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Dealing with Fixations – by Robert Genn

Dealing with Fixations
by Robert Genn

"Laura" paints tough-looking, thick-necked women in tight skirts and high-heeled jackboots. She does lots of paintings like this, and they're not self-portraits. Laura turned out to be delicate and petite, with a gentle, apparently happy, thankful and optimistic nature. Now 40 years old, she told me she had been sexually abused as a child and had lived in a series of foster homes and was processed by a parade of social workers and psychiatrists.
For obvious reasons, I'll not disclose her real name or show her work, but I
have asked her permission to write about this.

The question of why some of us choose trees and rocks while others choose houses and barns while others choose figurative subjects or complete abstraction is a mystery worthy of study.

Laura's situation is what we might call obsessive. For her, the female Amazon
image is like a glass of wine that she can't help reaching for. While she loves
her work and relishes the joy of working alone, she knows she lacks a professional's touch. Laura feels stuck and would like to make progress away from her fixation.

I've drawn Laura's attention to some relatively new and easily accessed therapy known as Cognitive-bias Modification. CBM is based on the idea that some people have built-in biases that propel their behavior and influence their interests and attention. For example, a young woman who had been abused by a male might gain comfort from the sight of a strong and dominant woman. Fact is, we artists have a tendency to keep making and remaking our comfort. Laura may be creating visions of her own safety and thus reinforcing her power.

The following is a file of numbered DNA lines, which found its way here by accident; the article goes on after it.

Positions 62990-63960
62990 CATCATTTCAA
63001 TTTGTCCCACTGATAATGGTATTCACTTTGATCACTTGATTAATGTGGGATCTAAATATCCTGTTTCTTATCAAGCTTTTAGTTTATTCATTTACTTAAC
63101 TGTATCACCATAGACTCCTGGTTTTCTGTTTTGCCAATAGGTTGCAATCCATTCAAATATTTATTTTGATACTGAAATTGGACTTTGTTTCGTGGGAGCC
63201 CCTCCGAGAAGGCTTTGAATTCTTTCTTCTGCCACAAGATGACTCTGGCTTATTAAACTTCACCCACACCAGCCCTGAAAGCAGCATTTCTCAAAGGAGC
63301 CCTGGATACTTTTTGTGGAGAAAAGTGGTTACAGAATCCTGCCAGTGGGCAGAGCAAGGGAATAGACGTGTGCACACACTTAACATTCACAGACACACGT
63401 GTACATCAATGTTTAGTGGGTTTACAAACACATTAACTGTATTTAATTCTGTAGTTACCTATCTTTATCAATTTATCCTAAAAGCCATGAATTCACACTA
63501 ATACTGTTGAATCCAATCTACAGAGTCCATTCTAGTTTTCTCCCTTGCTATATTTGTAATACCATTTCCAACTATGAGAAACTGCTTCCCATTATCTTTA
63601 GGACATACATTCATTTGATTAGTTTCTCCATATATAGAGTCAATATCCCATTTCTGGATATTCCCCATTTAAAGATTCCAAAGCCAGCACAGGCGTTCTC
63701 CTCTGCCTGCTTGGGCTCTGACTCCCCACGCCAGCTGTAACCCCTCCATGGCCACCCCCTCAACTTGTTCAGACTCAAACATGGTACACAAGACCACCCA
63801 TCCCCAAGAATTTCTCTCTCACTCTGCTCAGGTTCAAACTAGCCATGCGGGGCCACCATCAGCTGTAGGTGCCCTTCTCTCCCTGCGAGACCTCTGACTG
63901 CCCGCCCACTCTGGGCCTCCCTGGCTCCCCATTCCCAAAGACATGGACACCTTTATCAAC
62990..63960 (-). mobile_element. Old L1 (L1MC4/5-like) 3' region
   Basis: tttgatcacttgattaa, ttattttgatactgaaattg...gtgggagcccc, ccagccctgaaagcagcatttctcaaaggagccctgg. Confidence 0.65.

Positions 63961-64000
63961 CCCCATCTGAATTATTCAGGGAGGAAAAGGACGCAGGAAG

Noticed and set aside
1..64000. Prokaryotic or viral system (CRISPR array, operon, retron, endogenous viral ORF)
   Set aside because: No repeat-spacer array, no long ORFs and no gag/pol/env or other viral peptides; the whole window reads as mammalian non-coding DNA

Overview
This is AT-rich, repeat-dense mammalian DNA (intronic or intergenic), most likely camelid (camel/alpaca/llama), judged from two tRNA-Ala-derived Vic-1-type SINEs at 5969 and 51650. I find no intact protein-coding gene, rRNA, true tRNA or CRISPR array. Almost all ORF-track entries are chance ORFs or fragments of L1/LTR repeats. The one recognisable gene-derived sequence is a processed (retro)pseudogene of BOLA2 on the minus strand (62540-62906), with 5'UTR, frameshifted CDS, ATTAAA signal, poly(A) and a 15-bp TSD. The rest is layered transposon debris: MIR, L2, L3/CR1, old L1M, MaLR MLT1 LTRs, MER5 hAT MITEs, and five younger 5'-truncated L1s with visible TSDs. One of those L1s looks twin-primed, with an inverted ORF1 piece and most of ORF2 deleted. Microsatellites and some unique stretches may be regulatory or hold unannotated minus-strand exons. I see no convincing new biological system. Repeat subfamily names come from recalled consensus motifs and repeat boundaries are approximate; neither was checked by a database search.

A typical CBM technique for treating fears and anxiety is to show the client two faces on a computer screen--one frowning and disgusted, the other neutral. A stressed client tends to become fixated on the frowning visage, mirroring feelings of disapproval or threat. CBM treatment involves superimposing a series of positive visual experiences near or on top of the fixated face. The idea is to neutralize the repetitious reinforcement and make the imagery benign by association.

While strong biases can make for compelling art, we have to keep in mind that some artists want to change. As a therapy, CBM is less time-consuming than talk therapy and less invasive than drugs. Best of all, an artist who employs CBM is more likely to understand and retain her free will.

Best regards,

Robert

PS: "CBM helps people take a step, before they have time to consciously think, 'Should I take a drink?'" (University of Amsterdam experimental psychologist Reinout W. Wiers)

Esoterica: Among my immediate acquaintances are artists who are fixated on dolls, cars, arachnids, girls, boys, flowers, horses and Martians. Goodness knows I'm fixated on trees and rocks myself. The idea is to live our passions well and to explore their potential. But when change and evolution are in the air or there's a need for a dumping of unpleasant baggage, new association is a valid ploy. These artists need a strong, self-managed program to overcome what has become an addiction.

Robert Genn has given ARTAZINE permission to publish from his twice-weekly newsletter. For more of his artistic insights, visit his blog at ww.painterspost.com.

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